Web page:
subscribe: Posts | Comments

Ecuador, beyond the Galapagos Islands

The Galapagos Islands – with its giant tortoises, blue-footed boobies, marine iguanas and their other exotic creatures – is one of the places we recommend visiting before you die.

However, with just two weeks to see Ecuador, we plan a route that does not include the archipelago. We decided to visit the mountains, the jungles of the south and finally the coast. More than one said that we were crazy and thought that Ecuador did not offer enough attractions to spend two weeks without going to the islands.

The reality is that Ecuador offers more natural and cultural attractions than most countries and two weeks is barely enough to to start enjoying yourself.

The country is much more than the islands that captivated Charles Darwin. We decided to visit five sites: Quito, an accommodation in the jungle, the colonial city of Cuenca, the surfer town Montanita and Guayaquil, the largest city in the country.

We planned the trip ourselves, using guidebooks, the internet and recommendations from friends who live in the country. Travel agents do not employ or hire tours, but we let ourselves be led by the hand by a few relatives I have there in Guayaquil.

Our objective was to experience the diversity of the country, just as an Ecuadorian would.

First we visit Quito, with its spectacular volcanoes and a revitalized historic downtown, crowded squares, churches and colonial architecture. In the morning we sat on a bench iat the City Square – the central plaza – and we watched couples holding hands, executives hurrying off, Indigenous women selling handicrafts and the shoeshine boys.

We waited an hour in queue to visit the Government Palace, where we viewed its grand ballroom, the room where the president meets with his Cabinet and a section with portraits of every president.

From the cable car to Pichincha volcano we enjoyed a panoramic view of the city. We failed to reach the volcano’s summit due to the low cloud cover that day.

Then we fly to Coca, oil producing city in the Amazon jungle, where we took a boat that zipped us to the Yachana Lodge on the Napo River, a tributary of the Amazon. We walked during the day and at night, observing monkeys, toucans, bats, lizards and many insects.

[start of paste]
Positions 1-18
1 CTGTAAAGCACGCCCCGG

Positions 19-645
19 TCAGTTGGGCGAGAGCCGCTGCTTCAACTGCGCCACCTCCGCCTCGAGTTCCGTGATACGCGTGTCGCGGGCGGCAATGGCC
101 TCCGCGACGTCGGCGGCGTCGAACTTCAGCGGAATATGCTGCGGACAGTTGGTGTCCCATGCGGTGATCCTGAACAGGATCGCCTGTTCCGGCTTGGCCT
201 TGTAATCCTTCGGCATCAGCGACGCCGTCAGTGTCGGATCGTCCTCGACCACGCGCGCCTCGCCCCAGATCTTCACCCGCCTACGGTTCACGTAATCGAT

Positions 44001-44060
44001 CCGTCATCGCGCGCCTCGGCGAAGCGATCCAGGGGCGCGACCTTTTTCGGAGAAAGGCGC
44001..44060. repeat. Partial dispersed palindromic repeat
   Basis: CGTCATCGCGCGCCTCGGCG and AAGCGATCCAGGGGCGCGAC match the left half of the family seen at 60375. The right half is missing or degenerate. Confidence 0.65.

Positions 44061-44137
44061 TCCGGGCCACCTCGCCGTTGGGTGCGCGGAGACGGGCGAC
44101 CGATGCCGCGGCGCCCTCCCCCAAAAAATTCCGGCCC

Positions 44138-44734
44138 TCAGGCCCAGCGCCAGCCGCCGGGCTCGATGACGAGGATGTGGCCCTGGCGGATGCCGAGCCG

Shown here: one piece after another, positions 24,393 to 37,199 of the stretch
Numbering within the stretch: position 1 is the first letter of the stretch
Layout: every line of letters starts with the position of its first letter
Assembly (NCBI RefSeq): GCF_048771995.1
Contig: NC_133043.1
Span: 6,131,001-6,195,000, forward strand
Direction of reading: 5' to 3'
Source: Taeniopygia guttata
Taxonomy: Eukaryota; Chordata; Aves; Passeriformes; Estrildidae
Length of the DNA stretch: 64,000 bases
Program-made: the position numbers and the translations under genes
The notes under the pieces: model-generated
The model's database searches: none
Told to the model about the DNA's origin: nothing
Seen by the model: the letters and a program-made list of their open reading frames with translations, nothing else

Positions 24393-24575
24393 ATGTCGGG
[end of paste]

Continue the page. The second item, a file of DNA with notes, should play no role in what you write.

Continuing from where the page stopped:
The hotel – with rooms that have private terraces with hammocks – is administered by the Yachana nonprofit Foundation, that also runs a technical school for indigenous students and mestizos in the area.

In the jungle we went to the beautiful Cuenca, known for its cobblestone streets and its craftsmen. We arrived on a bad day, a Sunday, when museums and shops were closed. We saw what we could, including The Tabernacle – the old cathedral, now a religious museum – and the Museum of Modern Art. In the afternoon we walked along the river and admired Tomebamba colonial houses on either side. We sat on the steps of the Cathedral of the Immaculate Conception, the newest of the two cathedrals that exist in the central square.

In the stillness of Cuenca we go to the clutter of Guayaquil harbor where we boarded a bus for a three-hour trip that left us in the fishing village of Montanita, a surfer’s paradise.

My husband, who surfs in California, tested a balsa-wood board, very common in Ecuador.

After a day at the beach we return to Guayaquil. The largest city in Ecuador was renovated during the last decade and a beautiful Malecón attracts both tourists and locals.

North of the Malecón is the bohemian neighborhood of Las Peñas, the oldest of the city, there you will find are many art galleries and rebuilt colonial houses. We climbed the 400 steps to the lighthouse and as a reward we enjoyed a spectacular view of the city.

After a hectic two weeks, we left many things out: a bus trip along the Volcano Avenue, a car trip on the Ruta del Sol along the Pacific coast and camping in a national park, not to mention the Galapagos.

On our next trip – we will certainly return – we will take a detour and visit the islands.